When a group of Michelin’s South Carolina employees wanted to march in the S.C. Pride Festival parade in Columbia last month, they received more than permission from their corporate executives.
They got encouragement.
Dave Stafford, the chief human resources officer for Michelin North America, marched in the parade with the workers, along with chief diversity officer Herb Johnson and other officials from the company’s corporate headquarters in Greenville. The company officials marched behind a Michelin banner, and the company also put up a tent with a rainbow prize wheel, games and quizzes, all centered around a display about Michelin tires and the company’s merits.
Doesn’t the company fear alienating customers who might not embrace the gay and lesbian movement?
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“No,” Stafford said. “We engage far more customers than we disengage.”
Michelin seeks to embrace diversity through eight different networks, from military veterans to Hispanics. The company’s diversity focus matches a growing trend among major corporations trying to keep employees happy and engaged, attract talented workers and broaden the companies’ customer bases.
Johnson noted the lesbian, gay, bisexual and transgender community alone has buying power to the tune of $830 billion in the United States. The Oct. 24 Pride Festival “was an opportunity to get in front of 30,000 potential new customers,” he said, referring to festival participants.
Since 1999, the French tire maker, like 80 percent of Fortune 500 corporations, has structured diversity councils, encouraged grassroots employee resource groups in various networks, and hired diversity officers to preach and practice inclusion.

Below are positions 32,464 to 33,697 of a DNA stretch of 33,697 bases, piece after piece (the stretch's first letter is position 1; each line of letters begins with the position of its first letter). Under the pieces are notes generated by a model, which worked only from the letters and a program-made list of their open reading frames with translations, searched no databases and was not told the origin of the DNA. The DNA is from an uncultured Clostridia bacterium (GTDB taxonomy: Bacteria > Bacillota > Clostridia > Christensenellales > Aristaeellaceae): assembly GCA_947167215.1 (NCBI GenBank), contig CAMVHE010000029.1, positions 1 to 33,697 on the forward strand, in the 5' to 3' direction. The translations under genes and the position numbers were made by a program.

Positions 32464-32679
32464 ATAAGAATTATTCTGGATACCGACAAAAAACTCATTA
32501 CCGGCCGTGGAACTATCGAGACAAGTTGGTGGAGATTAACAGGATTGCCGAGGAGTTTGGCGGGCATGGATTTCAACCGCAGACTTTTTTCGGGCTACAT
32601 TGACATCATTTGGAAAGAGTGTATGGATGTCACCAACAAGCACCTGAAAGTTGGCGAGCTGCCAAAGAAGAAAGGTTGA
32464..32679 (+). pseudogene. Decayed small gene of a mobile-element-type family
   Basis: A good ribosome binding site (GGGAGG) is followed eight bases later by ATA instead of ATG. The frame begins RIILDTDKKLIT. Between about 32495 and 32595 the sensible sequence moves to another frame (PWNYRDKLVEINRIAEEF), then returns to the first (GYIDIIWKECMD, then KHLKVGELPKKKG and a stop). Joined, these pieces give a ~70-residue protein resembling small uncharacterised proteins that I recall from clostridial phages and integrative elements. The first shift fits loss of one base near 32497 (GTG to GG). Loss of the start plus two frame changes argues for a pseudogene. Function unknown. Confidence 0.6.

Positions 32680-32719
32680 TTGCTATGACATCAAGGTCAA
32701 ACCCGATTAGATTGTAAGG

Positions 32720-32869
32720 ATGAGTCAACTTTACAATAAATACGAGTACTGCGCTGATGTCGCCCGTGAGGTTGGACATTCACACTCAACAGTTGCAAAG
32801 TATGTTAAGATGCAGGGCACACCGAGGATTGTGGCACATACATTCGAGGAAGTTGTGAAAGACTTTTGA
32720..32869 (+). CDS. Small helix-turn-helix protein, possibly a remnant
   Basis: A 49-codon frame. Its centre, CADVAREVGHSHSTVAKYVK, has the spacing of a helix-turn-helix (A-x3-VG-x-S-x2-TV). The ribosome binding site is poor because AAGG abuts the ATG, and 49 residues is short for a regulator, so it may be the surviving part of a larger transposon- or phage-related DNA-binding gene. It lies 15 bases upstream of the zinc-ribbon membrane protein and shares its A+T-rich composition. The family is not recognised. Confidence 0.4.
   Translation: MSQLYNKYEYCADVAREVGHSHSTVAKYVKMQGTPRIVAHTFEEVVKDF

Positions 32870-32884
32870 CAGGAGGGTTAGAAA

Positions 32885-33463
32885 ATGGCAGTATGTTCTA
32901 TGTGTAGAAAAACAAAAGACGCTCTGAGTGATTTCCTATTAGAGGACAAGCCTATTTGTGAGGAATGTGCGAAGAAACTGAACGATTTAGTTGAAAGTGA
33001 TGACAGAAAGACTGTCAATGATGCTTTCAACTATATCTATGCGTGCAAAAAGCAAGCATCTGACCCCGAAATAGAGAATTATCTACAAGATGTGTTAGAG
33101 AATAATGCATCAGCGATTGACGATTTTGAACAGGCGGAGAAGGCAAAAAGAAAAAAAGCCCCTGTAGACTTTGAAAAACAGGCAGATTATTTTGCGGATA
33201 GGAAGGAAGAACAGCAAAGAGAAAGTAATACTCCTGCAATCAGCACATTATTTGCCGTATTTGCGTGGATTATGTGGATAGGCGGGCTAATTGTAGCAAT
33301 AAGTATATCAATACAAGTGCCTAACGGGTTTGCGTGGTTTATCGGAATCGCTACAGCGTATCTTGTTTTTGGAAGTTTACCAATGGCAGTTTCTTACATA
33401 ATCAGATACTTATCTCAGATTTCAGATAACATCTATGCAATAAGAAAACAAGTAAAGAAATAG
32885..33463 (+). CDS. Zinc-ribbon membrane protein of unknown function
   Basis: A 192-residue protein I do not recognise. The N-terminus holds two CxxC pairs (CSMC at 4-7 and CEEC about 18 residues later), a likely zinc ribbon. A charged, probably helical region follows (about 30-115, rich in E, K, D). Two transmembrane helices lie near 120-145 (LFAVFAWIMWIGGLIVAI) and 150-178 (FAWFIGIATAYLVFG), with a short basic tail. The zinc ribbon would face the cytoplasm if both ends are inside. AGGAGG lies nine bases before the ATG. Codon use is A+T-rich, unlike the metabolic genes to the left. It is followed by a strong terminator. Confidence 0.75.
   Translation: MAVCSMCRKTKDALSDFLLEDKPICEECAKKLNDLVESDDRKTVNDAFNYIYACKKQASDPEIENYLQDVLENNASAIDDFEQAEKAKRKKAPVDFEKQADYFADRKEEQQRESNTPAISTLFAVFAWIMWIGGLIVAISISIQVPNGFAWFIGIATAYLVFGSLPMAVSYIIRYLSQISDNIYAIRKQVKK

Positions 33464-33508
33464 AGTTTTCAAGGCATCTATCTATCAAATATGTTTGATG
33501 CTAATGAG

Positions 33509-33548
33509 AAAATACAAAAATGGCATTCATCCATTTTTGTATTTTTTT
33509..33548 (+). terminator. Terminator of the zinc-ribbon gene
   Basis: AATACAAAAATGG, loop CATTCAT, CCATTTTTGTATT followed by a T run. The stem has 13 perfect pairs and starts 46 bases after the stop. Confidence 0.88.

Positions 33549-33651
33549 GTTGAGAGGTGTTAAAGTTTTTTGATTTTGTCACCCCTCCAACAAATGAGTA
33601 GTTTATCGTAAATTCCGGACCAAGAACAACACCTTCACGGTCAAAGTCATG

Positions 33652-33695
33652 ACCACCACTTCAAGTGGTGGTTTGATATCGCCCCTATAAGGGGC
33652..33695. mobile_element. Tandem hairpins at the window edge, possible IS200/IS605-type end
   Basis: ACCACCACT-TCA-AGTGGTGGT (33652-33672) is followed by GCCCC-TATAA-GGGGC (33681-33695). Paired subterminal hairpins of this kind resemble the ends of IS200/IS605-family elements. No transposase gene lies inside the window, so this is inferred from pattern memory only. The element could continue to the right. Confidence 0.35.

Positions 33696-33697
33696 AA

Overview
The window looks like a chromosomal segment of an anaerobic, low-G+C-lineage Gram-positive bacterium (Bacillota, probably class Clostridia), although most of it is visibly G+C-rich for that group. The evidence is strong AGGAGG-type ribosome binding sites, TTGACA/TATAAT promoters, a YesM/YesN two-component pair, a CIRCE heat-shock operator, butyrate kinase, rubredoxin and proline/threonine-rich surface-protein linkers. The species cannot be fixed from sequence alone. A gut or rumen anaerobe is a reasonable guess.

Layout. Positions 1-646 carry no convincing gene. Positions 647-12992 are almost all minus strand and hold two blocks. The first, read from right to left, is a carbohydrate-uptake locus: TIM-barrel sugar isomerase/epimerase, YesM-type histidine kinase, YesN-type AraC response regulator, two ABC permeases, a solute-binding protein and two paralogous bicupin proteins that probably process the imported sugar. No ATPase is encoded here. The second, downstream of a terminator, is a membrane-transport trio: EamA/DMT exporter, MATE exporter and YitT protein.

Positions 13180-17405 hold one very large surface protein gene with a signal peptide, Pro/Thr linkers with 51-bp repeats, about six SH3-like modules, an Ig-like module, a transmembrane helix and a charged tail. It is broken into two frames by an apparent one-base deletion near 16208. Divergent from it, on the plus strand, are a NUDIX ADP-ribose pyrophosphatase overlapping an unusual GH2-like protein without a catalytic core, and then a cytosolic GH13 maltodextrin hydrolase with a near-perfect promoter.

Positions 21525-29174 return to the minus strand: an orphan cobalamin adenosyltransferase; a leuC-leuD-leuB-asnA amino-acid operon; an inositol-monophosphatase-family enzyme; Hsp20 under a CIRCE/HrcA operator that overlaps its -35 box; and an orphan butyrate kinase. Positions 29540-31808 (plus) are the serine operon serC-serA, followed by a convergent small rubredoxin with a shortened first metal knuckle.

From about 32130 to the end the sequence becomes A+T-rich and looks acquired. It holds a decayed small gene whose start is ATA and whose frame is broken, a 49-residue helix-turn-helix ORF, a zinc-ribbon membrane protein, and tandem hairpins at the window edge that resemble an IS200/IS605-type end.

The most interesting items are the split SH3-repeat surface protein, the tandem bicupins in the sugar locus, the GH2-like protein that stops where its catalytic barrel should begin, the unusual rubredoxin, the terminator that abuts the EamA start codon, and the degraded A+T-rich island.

Employees in networks, such as women, new hires and employees approaching retirement, are urged to meet, plan activities, give feedback to executives, encourage personal growth and keep the company from making dumb mistakes that could alienate customers, shareholders, employees or potential employees.
Neyhilez Rivera, a scrap management technician at the Lexington plant who participates in both a women’s network and a Hispanic network, said feedback that Michelin receives from the groups “reduces blind spots in the company.”
No closed clubs
Most companies started their diversity efforts in the 1990s, although some go back farther, said Sherry Thatcher, a management professor at the University of South Carolina’s Moore School of Business.
“It started out very much based on race and gender, but now it has expanded,” she said. “Having diversity creates diverse ideas and promotes diverse ways of viewing the world. But there is a growing sense that it’s the right thing to do – to hear people’s voices and let them have a say in how things are run.”
Michelin now has eight networks at its South Carolina plants and facilties: African-Americans, women, Hispanics, LGBT, military veterans, new hires, road to retirement and LIFT – leaders inspiring fun together.
Employees are not required to participate in any of the discussions or activities. Nor are the groups limited to those who fall into those specific networks. You don’t have to be black to be in the African-American group, or female to be in the women’s group.
“You can’t create closed clubs,” Stafford said. “And if we made those mandatory, we would kill the spirit of them.”